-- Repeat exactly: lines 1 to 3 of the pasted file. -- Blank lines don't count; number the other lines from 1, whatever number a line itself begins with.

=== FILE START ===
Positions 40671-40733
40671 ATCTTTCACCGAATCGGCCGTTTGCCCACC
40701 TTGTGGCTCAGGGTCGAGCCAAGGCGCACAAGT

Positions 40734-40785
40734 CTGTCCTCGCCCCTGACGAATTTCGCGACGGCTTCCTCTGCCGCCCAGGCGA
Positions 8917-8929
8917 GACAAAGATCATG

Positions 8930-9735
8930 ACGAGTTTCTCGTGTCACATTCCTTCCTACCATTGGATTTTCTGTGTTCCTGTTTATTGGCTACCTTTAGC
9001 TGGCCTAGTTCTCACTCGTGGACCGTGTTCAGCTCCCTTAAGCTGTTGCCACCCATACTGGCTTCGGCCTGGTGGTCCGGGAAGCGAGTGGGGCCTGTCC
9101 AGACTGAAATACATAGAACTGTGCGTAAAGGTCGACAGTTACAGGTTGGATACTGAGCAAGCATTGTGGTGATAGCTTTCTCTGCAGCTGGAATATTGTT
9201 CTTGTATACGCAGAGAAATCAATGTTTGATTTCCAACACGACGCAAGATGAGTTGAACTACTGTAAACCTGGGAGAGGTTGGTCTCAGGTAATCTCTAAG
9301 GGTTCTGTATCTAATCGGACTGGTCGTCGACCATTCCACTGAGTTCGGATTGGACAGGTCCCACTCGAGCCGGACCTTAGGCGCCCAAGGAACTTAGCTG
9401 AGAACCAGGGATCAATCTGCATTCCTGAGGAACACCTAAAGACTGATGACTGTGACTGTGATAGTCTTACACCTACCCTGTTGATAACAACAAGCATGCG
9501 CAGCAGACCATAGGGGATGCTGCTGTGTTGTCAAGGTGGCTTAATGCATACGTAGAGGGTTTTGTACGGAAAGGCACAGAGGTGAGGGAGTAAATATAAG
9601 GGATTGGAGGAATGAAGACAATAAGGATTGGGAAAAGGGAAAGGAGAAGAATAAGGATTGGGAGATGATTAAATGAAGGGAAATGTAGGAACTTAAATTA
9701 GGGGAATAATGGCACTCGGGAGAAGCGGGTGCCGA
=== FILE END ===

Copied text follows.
Positions 40671-40733
40671 ATCTTTCACCGAATCGGCCGTTTGCCCACC
40701 TTGTGGCTCAGGGTCGAGCCAAGGCGCACAAGT